Veruca Salt, Battleme | Lincoln Hall | Rock, Pop, Etc | Chicago Reader

Veruca Salt, Battleme Early Warnings (Music) Recommended Sold Out (Music) Soundboard Image

When: Sat., July 12, 9 p.m. and Mon., July 14, 8 p.m. 2014

Led by quintessential 90s babes Louise Post and Nina Gordon, with Steve Lack on bass and Gordon’s brother Jim Shapiro (a former Reader staffer) on drums, Veruca Salt blew up right out of the gate thanks to the hit singles on their debut album, 1994’s American Thighs. The crunchy “Seether” and the plodding “All Hail Me” put a fresh face on female-fronted grunge—they were way more Go-Go’s than Babes in Toyland, combining post-Nevermind angst with sugar-sweet vocal harmonies and an unabashed pop sensibility. The band’s high point was the overlooked 1996 EP Blow It Out Your Ass It’s Veruca Salt, where a raw, bare-bones Steve Albini mix strengthened the band’s backbone and brought out the undertones of gritty punk in their sound; on the 1997 album Eight Arms to Hold You, by contrast, Veruca Salt transitioned fully into glossy, radio-ready alt-rock. Shortly after its release, Shapiro left, to be replaced by Stacy Jones (formerly of Letters to Cleo, later of American Hi-Fi, and now musical director for Miley Cyrus). By the end of 1998 Post was the only founding member left, and she kept Veruca Salt alive with a shifting cast of backing musicians while Gordon took a stab at a solo career. The original lineup reunited last year, and the ten-inch they released on Record Store Day this spring proves that Post and Gordon sound best when they’re singing together. The band has a new EP in the works and will spend much of the rest of this year on the road. —Luca Cimarusti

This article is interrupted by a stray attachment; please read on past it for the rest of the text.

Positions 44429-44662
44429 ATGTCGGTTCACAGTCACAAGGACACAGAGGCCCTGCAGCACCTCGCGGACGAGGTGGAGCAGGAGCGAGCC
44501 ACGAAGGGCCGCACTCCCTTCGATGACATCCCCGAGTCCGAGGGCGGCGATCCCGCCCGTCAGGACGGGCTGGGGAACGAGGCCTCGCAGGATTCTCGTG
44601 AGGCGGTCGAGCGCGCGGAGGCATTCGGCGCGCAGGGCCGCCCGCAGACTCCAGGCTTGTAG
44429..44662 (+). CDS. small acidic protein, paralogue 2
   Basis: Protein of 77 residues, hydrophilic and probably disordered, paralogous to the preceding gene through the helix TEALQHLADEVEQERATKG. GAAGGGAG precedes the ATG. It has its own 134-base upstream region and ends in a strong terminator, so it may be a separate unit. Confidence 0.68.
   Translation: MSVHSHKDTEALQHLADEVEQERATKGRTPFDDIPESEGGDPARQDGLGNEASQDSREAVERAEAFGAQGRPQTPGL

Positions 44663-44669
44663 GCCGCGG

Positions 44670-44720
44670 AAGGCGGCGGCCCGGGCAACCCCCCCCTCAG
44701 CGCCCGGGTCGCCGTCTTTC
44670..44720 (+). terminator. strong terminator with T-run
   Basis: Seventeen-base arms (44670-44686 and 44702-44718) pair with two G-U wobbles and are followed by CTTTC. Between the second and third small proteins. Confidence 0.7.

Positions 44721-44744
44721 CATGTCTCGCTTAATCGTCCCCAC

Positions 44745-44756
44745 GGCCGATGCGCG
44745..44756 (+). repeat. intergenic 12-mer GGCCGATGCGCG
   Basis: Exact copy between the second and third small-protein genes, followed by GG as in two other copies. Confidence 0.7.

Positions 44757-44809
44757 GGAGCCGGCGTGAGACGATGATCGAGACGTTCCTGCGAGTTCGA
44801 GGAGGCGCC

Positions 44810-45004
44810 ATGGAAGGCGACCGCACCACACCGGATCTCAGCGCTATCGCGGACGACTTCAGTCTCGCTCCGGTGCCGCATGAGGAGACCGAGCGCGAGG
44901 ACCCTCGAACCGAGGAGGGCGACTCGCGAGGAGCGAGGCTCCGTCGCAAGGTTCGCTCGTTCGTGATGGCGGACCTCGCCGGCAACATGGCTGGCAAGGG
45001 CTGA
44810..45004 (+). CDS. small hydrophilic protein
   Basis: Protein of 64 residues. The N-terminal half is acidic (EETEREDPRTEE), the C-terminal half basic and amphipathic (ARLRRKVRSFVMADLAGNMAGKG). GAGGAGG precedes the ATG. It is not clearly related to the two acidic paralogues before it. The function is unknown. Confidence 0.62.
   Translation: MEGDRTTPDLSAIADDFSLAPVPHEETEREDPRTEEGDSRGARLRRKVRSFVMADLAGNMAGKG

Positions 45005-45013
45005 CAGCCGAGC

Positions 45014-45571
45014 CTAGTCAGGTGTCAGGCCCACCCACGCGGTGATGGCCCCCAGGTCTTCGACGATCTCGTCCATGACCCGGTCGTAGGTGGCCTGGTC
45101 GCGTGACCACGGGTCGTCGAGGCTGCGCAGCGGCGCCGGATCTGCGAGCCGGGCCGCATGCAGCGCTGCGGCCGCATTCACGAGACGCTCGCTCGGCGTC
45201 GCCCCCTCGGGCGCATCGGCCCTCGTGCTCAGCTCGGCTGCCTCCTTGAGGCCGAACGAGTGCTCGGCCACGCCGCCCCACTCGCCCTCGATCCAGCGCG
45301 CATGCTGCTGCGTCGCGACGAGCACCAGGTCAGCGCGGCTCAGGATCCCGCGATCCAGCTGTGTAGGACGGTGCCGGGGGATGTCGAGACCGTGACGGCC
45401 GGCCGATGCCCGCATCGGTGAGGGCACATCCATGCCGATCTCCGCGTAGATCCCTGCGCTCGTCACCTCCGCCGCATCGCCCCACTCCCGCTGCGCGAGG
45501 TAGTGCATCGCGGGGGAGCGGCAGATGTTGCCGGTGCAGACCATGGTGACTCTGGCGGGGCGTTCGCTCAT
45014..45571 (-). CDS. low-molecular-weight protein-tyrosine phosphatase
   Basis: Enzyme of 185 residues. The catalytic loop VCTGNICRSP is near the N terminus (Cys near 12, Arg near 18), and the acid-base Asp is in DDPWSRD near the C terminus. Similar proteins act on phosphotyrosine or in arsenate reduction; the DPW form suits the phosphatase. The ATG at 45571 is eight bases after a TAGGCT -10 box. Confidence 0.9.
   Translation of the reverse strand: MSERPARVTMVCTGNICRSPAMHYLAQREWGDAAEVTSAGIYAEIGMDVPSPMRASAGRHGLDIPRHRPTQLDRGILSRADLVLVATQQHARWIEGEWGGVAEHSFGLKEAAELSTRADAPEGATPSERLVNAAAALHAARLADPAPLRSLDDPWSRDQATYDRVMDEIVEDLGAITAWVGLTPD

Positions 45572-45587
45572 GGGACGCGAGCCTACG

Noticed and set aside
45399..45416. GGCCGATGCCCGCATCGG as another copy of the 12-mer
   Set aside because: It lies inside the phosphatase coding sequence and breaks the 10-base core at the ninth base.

Price: sold out

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